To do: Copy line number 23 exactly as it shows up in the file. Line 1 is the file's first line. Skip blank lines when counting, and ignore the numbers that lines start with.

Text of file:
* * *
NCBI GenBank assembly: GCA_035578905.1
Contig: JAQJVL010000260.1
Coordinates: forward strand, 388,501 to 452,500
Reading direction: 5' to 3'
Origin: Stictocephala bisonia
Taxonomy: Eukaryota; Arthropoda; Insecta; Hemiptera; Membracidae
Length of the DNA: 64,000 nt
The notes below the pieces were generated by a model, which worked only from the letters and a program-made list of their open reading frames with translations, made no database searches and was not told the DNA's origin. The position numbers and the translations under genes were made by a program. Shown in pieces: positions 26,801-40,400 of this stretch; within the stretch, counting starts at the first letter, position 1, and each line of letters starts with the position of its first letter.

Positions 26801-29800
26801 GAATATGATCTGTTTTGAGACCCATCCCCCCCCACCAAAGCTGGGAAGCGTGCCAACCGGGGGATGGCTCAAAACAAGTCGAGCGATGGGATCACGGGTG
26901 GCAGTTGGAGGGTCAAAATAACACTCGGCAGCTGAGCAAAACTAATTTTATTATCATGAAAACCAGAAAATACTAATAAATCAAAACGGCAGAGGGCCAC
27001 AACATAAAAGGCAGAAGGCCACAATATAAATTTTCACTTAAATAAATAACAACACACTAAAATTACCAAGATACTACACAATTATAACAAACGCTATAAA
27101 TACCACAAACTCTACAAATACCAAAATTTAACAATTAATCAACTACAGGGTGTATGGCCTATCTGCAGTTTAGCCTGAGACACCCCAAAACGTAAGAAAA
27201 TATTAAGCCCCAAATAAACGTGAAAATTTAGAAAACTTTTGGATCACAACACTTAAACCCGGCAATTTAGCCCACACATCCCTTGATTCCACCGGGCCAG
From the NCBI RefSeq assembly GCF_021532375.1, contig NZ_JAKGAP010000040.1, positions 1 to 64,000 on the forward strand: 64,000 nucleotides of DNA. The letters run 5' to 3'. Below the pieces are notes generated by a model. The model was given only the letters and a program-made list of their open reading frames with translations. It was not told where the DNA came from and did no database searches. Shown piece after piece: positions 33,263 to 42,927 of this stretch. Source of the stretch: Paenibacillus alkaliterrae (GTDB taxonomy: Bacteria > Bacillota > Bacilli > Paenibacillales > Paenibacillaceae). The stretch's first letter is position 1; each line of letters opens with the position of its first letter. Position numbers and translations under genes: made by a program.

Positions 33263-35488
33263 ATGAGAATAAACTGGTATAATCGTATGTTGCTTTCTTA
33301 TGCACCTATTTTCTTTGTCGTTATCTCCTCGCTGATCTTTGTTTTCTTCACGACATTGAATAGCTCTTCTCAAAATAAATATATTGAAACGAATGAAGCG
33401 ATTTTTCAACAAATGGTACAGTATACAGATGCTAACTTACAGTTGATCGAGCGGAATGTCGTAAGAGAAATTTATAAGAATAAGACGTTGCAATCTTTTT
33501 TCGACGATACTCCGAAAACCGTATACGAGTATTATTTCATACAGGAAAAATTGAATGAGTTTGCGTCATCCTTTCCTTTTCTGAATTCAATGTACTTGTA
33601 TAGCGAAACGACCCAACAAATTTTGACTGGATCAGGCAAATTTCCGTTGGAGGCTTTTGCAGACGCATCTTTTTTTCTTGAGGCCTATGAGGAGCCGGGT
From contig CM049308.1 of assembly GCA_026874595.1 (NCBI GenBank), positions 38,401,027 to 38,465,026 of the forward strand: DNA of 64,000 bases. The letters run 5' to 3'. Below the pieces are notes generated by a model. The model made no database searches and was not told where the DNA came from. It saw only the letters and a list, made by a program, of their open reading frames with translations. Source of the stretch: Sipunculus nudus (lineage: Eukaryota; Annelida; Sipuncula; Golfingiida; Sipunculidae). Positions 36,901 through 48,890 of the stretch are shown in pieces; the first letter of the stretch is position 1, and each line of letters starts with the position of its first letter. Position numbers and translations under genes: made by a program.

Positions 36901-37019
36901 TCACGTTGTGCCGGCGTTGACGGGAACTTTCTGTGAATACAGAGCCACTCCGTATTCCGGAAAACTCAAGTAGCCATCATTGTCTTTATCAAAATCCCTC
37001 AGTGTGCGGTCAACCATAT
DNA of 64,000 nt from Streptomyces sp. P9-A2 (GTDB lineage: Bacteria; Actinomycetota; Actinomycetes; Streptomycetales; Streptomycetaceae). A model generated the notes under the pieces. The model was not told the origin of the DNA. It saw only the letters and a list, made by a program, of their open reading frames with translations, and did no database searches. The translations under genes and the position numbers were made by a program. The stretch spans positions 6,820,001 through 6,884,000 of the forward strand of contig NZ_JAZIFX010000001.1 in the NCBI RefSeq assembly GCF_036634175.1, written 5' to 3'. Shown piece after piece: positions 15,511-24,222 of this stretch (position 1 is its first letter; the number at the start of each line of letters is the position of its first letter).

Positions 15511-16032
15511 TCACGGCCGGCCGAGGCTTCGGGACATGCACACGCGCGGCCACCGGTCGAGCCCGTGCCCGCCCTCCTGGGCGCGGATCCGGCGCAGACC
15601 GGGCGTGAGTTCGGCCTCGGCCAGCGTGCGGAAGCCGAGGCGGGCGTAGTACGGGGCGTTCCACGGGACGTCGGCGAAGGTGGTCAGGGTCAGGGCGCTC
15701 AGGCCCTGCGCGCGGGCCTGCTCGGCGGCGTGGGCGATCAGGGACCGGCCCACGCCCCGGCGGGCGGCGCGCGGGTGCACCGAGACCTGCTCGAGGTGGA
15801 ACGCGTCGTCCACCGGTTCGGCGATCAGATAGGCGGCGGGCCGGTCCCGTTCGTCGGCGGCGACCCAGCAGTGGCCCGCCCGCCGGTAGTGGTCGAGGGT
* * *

Positions 36901-37019